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Assisting, Collaborating, and Training ESL Content Teachers (ACT-ESL) Post-Seminar PowerPoint Presentation
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Assisting, Collaborating, and Training ESL Content Teachers (ACT-ESL) Post-Seminar

Assisting, Collaborating, and Training ESL Content Teachers (ACT-ESL) Post-Seminar

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Assisting, Collaborating, and Training ESL Content Teachers (ACT-ESL) Post-Seminar

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  1. Assisting, Collaborating, and Training ESL Content Teachers (ACT-ESL)Post-Seminar Thursday, April 22, 2010, 3:30-6:30 pm Meadowbrook High School

  2. English: Eileen Rowe, Wendy Kump, Shermelle Biffle Science: Alex Addison, Janine D’Elia, Helena Ispas Math: Kathy Mann, Stephanie Burton, Sandra Judge-Harden Social Studies: Mark Dillon, Stephanie Burr, Carol Cook Teaching Demonstration

  3. English: • Amy Owens (Elizabeth Davis MS) • Carolyn King Schmitt (James River HS) • Shermelle Biffle & Ashby McNeil (Falling Creek MS) Social Studies: • Stephanie Burr (James River HS) • Angelique Clarke (Meadowbrook High School) Science: • Helena Ispas (Carver MS) • Janine D’Elia (Salem Church MS) Project Implementation

  4. VATESOL • Kim Norvell (Meadowbrook) • Virginia Association of Science Teachers (VAST) • Peggy Stevens (ACT-ESL T.A.) • Allyson Midgeley (Clover Hill HS) • Susan Stubbs (Chester MS) • Laurie Morgan (Salem MS) • WATESOL • Peggy Stevens (ACT-ESL T.A.) • Laurie Morgan (Salem MS) Conference Presentations

  5. Amy Owens • English • Elizabeth Davis MS • 3/23/10 • Carolyn Schmitt • English • James River HS • 4/19/10 Workshops

  6. ELL Student SOL Scores at a HS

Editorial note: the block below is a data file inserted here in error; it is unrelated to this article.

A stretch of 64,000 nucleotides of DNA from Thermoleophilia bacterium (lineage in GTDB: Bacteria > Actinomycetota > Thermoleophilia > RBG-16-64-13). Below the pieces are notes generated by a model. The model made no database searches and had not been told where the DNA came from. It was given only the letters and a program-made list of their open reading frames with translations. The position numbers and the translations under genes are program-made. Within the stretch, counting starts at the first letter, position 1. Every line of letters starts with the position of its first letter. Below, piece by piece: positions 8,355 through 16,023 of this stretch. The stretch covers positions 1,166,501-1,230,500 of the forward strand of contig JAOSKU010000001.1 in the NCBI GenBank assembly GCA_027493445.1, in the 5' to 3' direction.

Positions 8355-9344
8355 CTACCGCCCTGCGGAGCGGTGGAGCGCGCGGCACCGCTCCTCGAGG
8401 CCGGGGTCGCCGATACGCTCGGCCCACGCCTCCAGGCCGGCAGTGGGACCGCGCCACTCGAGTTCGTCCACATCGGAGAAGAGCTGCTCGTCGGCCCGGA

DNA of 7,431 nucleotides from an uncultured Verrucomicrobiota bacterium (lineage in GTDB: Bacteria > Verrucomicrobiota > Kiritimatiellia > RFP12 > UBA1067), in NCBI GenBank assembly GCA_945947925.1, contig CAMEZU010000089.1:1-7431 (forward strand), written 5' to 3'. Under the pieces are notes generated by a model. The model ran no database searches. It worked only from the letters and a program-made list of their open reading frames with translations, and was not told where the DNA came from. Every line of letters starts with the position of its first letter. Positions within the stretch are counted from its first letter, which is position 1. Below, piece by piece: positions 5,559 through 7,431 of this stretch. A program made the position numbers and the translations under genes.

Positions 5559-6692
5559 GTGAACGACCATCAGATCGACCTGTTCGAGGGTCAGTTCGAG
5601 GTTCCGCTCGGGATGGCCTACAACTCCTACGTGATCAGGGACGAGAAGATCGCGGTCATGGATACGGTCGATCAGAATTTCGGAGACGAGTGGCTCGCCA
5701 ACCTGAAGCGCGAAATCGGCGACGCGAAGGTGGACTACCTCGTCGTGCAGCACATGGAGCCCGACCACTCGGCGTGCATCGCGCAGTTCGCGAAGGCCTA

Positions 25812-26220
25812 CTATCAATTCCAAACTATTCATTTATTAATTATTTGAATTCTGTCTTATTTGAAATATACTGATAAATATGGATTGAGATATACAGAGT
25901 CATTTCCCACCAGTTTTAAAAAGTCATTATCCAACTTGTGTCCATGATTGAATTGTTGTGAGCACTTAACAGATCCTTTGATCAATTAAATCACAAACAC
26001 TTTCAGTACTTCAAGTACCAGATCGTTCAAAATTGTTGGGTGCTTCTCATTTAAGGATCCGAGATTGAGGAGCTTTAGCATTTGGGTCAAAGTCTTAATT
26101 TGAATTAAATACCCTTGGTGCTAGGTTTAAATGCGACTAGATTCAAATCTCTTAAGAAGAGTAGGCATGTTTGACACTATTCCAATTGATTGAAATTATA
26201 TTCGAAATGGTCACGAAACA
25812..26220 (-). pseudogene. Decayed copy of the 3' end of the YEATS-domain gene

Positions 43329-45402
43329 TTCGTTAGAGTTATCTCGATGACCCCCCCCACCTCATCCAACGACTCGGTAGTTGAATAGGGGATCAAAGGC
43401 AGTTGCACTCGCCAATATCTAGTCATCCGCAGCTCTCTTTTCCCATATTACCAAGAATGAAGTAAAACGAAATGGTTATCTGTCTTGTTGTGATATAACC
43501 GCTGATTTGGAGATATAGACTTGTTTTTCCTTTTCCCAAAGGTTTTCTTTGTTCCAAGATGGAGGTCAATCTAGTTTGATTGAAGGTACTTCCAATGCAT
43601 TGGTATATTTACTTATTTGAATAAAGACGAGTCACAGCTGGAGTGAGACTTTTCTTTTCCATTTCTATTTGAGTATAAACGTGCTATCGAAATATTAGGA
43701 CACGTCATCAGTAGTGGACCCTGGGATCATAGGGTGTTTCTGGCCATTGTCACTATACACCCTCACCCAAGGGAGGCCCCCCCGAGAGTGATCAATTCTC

7. ELL Student SOL Scores at a HS

  8. ELL Student SOL Scores at a MS

  9. ELL Student SOL Scores at a MS

  10. 8. Links explicitly made between past learning and new learning concepts • 11.Clear explanation of academic tasks • 23. Content objectives clearly supported by lesson delivery • 26. Pacing of the lesson appropriate to the students’ ability level Observation Data: Strengths (above 3.5 out of 4.0)

  11. 1. Content objectives clearly defined, displayed, and reviewed with students. 2. Language objectives clearly defined, displayed, and reviewed with students. 7. Concepts explicitly linked to students’ background experiences. 27. Comprehensive review of key vocabulary. 28. Comprehensive review of key content concepts. Observation Data: Weaknesses (below 3.0 out of 4.0)

  12. Significant Growth

  13. 12. Uses a variety of techniques to make content concepts clear (modeling, visuals, hands-on activities, demonstrations, gestures, body languages) 14. Consistent use of scaffolding techniques throughout lesson, assisting and supporting student understanding, such as “thinking-alouds” 15. Uses a variety of question types, including those that promote higher-order thinking skills throughout lesson (e.g. literal, analytical, and interpretive questions.) 16. Frequent opportunities for interaction Significant Growth

  14. 17. Grouping configurations support language and content objectives of the lesson. 20. Provides hands-on materials and/or manipulatives for students to practice new content knowledge. 21. Provides activities for students to apply content and language knowledge in the classroom. 30. Conducts assessment of students comprehension and learning all lesson objectives (e.g., spot checking, group responses) throughout the lesson. Significant Growth